"People in the community deny the problem exists when it's the
neighborhood because they figure if people aren't out on the streets,
everything must be fine," he said. "In actuality, there are all kinds
of problems with overcrowding in a household that contribute to the
spiral downward toward homelessness, and there is much people of faith
can do to prevent that from happening."


After the meeting, Miriam Mahan, director of the Sts. Joachim and Ann
Care Center, discussed a collaborative project recently coordinated by
the center to assist the elderly. More than 400 volunteers from 30
churches, social action groups and civic organizations have been
recruited to help older residents whose homes have been targeted for
condemnation by municipal code enforcement agencies. Most referrals
come from the code enforcement agencies themselves Mahan said.


Mahan has learned that often, elderly people who have owned and
maintained a home for many years get to a point where they are unable
to afford repairs because of the infirmities of age and economic
reasons.


She cited the case of an 82-year-old woman in New Melle whose home was
being sold out from under her because she owed $400 in back taxes.


"She has owned her home for many years, and there was no way we were
going to let her lose it," Mahan said. "We paid the $400 and got
volunteers to do the repair work to bring the home up to code."


=46inancing for the project comes from a $3 user fee processed through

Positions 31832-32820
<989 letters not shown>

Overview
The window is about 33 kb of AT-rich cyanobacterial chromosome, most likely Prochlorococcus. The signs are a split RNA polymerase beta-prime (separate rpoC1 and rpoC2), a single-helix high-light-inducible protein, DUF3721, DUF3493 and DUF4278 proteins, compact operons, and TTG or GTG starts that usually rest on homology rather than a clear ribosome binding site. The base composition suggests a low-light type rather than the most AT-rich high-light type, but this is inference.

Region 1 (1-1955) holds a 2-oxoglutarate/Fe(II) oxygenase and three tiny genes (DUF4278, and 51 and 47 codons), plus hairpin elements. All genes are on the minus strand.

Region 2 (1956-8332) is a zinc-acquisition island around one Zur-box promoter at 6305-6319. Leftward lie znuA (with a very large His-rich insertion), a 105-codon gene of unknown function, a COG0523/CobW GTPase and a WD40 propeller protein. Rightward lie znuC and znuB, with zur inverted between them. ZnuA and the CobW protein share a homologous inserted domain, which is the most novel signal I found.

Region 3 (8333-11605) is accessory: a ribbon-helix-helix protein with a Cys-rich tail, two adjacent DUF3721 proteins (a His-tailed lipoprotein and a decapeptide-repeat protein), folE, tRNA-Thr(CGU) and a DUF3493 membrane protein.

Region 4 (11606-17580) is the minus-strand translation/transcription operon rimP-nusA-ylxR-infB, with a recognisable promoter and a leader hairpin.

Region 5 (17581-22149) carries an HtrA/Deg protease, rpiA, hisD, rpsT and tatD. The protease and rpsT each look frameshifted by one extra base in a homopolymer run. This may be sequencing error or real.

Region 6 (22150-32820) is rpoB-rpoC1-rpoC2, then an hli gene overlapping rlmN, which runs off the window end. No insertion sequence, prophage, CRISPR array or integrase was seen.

the recorder of deeds from licensing charges. This year, $75,000
remained in the coffers after the annual allocation to the St. Charles
County Housing Task Force. County administrators requested that the
money not be used for an existing program but rather a collaborative
project to prevent homelessness in the long-term.


"These are our taxes at work with 100 percent going back into the
community. There is no administrative overhead. Money goes for
materials and licensed workers such as plumbers," Mahan said. "The
spiritual advantage is that when the elderly, indigent and disabled
find themselves going from one disaster to another they become
isolated. Once a church starts a relationship with them through its
members, a miracle happens. They come out of isolation and the healing
begins."


Other speakers at the forum included two middle aged men who were
abandoned, abused and homeless as children and three single mothers,
each with stories that were similar in that at the lowest point in
their lives all doors were shut to them except for churches.


Dana Webb Hernendez, 34, received counseling, transportation assistance
and other support from the Helping Hands program at St. Joseph Catholic
Church in Cottleville. Webb-Hernendez, who has three children is in her
third year of college. She is working on a degree in social work and is
an intern at Sts. Joachim and Ann Care Center.


"Not only did these people help me but they treated me with great
dignity," she said.


Ted Sitek, director of Helping Hands, stressed that the program
concentrates on parishioners who need help with home care,
transportation and are homebound.


"Our homeless efforts are handled though our St. Vincent de Paul
Society as  it is in many Catholic churches - because helping the
homeless is mainly a  community outreach effort," he said. "It is an
overwhelming job. Often these  people literally have no shoes on the
feet or clothes on their backs, and I  take my hat off to those
church-sponsored centers that respond to that need."


END FORWARD

-

** NOTICE: In accordance with Title 17 U.S.C. Section 107, this material is=
 distributed without profit to those who have expressed a prior interest in=
 receiving the included information for research and educational purposes. *=
*


HOMELESS PEOPLE'S NETWORK  <<http://aspin.asu.edu/hpn/>  Home Page

ARCHIVES  <<http://aspin.asu.edu/hpn/archives.html>  read posts to HPN

TO JOIN  <<http://aspin.asu.edu/hpn/join.html> or email Tom <<wgcp@earthlink=
=2Enet>